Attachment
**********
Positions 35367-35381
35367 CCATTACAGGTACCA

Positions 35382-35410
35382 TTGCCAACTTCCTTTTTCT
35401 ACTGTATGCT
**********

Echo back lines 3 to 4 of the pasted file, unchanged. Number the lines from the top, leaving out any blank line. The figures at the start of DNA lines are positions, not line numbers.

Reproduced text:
Positions 35382-35410
35382 TTGCCAACTTCCTTTTTCT